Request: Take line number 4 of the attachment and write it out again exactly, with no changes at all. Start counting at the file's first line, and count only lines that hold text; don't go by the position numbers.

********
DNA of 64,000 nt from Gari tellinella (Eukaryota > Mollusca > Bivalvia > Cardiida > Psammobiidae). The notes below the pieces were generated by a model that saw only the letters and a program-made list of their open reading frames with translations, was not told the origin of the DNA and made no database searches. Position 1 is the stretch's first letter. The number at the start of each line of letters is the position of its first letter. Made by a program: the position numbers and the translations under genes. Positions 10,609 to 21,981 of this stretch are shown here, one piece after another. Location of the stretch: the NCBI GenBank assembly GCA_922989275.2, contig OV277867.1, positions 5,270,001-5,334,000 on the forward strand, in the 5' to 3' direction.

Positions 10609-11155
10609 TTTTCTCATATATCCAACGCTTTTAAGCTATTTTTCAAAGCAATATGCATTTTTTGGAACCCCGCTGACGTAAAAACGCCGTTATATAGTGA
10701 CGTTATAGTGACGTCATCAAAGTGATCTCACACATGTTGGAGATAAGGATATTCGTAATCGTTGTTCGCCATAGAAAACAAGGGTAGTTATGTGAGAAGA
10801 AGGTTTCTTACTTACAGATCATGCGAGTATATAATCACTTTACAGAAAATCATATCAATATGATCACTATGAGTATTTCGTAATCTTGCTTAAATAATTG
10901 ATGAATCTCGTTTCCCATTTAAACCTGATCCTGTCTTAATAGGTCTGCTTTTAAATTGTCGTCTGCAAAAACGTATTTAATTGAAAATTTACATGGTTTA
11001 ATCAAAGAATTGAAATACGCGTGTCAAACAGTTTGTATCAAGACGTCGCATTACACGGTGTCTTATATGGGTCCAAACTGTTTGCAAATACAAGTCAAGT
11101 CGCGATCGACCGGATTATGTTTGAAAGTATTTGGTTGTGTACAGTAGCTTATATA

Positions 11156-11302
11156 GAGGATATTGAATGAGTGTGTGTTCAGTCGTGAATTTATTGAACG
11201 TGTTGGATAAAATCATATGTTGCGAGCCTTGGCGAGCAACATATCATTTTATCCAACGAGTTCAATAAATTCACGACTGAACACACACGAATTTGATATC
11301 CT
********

10701 CGTTATAGTGACGTCATCAAAGTGATCTCACACATGTTGGAGATAAGGATATTCGTAATCGTTGTTCGCCATAGAAAACAAGGGTAGTTATGTGAGAAGA